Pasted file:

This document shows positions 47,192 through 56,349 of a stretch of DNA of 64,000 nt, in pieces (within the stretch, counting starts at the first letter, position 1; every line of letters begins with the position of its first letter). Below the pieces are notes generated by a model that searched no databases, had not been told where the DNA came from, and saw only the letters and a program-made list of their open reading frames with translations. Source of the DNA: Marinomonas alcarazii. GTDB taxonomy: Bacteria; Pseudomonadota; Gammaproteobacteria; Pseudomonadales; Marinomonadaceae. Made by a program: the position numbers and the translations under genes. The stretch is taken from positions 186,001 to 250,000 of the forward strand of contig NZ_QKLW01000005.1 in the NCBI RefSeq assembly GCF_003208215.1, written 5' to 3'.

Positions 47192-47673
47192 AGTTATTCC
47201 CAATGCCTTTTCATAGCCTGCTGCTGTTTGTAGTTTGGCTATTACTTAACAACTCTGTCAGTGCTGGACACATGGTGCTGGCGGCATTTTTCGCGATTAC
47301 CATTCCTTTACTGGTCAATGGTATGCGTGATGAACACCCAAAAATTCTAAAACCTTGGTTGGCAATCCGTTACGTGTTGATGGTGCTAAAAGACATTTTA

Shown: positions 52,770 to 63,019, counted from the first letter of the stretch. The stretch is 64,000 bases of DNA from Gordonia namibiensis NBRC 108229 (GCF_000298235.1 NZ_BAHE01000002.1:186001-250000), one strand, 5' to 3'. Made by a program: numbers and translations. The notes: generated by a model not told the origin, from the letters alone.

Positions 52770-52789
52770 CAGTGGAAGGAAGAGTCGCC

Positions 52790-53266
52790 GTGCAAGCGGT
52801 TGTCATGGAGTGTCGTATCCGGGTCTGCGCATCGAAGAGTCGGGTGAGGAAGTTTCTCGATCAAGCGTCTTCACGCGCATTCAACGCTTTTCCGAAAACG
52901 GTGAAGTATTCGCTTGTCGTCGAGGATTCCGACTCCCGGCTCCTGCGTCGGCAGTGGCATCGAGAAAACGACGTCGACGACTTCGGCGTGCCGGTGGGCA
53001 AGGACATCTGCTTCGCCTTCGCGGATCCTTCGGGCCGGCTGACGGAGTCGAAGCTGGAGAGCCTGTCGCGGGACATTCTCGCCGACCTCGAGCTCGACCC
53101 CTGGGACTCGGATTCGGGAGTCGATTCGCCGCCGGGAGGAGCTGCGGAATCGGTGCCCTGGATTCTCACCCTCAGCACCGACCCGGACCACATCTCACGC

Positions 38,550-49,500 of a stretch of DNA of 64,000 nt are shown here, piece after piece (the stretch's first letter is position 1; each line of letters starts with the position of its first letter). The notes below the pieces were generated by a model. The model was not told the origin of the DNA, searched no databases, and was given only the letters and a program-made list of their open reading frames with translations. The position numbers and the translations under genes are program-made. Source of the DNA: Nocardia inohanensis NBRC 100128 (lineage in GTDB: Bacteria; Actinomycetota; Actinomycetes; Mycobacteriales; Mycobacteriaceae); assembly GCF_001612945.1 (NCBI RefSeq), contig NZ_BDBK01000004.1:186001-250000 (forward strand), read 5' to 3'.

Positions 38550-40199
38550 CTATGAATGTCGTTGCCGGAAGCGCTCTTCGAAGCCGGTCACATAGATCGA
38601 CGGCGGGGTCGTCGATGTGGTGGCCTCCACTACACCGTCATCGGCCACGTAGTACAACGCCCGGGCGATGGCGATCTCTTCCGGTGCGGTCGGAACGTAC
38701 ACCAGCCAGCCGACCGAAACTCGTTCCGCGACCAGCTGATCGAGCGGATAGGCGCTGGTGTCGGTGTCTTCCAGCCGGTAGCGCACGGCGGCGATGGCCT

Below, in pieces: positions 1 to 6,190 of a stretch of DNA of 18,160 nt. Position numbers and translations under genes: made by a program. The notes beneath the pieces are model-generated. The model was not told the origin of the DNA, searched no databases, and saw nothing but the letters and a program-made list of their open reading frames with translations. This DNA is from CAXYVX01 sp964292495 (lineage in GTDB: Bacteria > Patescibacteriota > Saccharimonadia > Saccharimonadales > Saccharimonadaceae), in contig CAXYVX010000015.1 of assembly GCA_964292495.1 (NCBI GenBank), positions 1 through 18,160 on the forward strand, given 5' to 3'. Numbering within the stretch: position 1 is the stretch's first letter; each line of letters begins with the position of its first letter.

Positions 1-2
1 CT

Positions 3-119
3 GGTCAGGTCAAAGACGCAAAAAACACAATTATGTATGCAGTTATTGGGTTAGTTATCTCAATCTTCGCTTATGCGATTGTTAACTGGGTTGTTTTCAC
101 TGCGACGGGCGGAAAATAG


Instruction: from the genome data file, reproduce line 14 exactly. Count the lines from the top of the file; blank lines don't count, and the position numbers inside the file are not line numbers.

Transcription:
53101 CTGGGACTCGGATTCGGGAGTCGATTCGCCGCCGGGAGGAGCTGCGGAATCGGTGCCCTGGATTCTCACCCTCAGCACCGACCCGGACCACATCTCACGC